20. The legal code of the United States uses the term “alien” to mean a person who is not a U.S. citizen or national. There is a very long list of aliens who are deportable. There are various criminal penalties; in particular, there are criminal penalties for aliens who re-enter after having been deported.

    Perhaps we should call them “deportable aliens”. In any case, you may certainly petition your government officials to change the rules for who may stay and who must go, but until the rules are changed, various classes of illegal aliens do not have the right to stay in the United States, regardless of who has gotten away with it. Changing terms to obfuscate that is Orwellian.

    Political correctness is Orwellian because in 1984, the promulgators of NewSpeak believe that by controlling the language people use, they will be able to control their thoughts, so that they cannot commit thoughtcrime because the concepts would be literally inconceivable. Certain people seem intent on using 1984 as a manual rather than a warning. That boot stamping on a human face forever is just fine as long as it’s their boot.

    It’s nonsense, of course. Language is organic, and people will develop language for their concepts. Neither does forcing people to use language change anything, as the “white vs. Black” people will discover. It’s the attempt that’s frequently foolish and deplorable. (Not always; “Ms.” was genius, for example.) The result works itself out in the end.

  21. Hyman Rosen on October 12, 2020 at 8:26 pm said:
    The legal code of the United States uses the term “alien” to mean a person who is not a U.S. citizen or national. There is a very long list of aliens who are deportable. There are various criminal penalties; in particular, there are criminal penalties for aliens who re-enter after having been deported.

    You do realise that you have just said that (as is obvious) there are plenty of aliens who are not liable to be deported?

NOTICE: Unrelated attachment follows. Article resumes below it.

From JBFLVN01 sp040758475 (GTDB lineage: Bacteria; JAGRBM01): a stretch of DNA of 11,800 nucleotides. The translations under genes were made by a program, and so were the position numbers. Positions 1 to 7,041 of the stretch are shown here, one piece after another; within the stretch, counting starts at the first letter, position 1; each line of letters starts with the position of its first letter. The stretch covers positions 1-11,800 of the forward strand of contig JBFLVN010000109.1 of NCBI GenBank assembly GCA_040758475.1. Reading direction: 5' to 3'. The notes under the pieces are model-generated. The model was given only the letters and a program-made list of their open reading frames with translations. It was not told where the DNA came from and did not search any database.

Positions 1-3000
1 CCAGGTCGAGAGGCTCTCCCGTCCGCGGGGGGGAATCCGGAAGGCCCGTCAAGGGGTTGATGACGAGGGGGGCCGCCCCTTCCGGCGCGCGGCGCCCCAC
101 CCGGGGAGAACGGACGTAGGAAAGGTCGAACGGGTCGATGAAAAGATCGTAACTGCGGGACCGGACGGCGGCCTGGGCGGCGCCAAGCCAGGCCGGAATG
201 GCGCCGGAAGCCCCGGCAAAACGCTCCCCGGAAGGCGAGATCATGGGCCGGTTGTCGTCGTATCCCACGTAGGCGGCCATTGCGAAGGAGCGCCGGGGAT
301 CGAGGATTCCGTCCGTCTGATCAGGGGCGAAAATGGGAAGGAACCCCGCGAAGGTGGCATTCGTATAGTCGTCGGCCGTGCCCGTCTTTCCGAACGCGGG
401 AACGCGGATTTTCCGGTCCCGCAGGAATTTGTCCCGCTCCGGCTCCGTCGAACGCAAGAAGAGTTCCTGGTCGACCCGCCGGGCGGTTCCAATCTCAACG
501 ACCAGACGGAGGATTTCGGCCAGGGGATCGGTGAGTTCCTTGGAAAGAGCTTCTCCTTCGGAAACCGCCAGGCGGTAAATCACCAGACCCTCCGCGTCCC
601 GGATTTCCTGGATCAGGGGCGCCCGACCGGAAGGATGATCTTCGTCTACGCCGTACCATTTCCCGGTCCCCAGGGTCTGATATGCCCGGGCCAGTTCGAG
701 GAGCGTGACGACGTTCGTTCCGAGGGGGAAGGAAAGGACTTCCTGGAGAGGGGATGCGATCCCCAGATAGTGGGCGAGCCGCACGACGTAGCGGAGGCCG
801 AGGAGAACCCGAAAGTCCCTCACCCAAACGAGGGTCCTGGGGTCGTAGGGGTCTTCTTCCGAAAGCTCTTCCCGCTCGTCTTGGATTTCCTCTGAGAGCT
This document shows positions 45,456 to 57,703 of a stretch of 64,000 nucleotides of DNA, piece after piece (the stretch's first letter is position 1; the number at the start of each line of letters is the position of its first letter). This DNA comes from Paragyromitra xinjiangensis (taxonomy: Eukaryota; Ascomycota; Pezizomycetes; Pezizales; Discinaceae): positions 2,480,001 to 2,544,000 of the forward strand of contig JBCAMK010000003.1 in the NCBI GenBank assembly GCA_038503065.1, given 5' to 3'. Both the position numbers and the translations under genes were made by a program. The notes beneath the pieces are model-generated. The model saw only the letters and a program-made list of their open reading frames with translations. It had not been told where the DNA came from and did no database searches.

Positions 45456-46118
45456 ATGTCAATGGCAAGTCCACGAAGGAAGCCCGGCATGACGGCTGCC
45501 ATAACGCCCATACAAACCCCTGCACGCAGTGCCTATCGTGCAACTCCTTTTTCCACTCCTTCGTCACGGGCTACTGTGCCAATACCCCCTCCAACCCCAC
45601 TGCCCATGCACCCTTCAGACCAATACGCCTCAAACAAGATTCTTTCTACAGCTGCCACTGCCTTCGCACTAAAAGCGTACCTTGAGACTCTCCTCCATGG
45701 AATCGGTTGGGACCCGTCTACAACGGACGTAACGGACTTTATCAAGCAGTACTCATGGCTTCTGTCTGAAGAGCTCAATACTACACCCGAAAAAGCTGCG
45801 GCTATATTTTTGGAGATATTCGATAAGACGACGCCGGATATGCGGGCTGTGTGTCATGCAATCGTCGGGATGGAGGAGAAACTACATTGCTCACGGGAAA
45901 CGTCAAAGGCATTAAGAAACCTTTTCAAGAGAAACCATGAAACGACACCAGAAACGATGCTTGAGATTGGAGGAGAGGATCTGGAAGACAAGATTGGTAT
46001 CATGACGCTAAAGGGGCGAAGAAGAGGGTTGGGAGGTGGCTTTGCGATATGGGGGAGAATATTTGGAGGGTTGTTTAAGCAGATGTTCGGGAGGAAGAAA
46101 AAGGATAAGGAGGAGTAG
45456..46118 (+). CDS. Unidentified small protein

22. Hyman Rosen on October 12, 2020 at 8:26 pm said:

    Political correctness is Orwellian because in 1984, the promulgators of NewSpeak believe that by controlling the language people use, they will be able to control their thoughts, so that they cannot commit thoughtcrime because the concepts would be literally inconceivable.

    Newspeak expressly is described by Orwell has having a limited literalism that aims to stop people from looking at broader meanings:

    “The word free still existed in Newspeak, but only to communicate a lack of something, e.g. “The dog is free from lice” or “This field is free of weeds”. The word could not denote free will, because intellectual freedom was no longer supposed to exist in Oceania.”

    Nothing in newspeak was about considering the wider ramifications of language or how words have additional connotations. Rather newspeak expressly sought to suppress that and insist on highly limited, legalistic like meanings.

    For example in non-newspeak, we can see that “illegal alien” has multiple conotations. A person using newspeak will, on the other hand, insist on a very technical and limited reading of the term. As the term doesn’t appear in 1984 we would have to imagine how a Party member might introduce the term but I would imagine it would be something like this:

    The latest edition of the Newspeak dictionary of Oceania uses the term “alien” to mean a person who is not a citizen of Oceania. There is a very long list of aliens who are deportable. There are various penalties; in particular, there are penalties for aliens who re-enter after having been deported.

    ^^ That’s an example of Orwellian.
    Rejecting the kind of newspeak teams like “illegal alien”, intended to both limit meaning and enforce an ideological position is the opposite of Orwellian.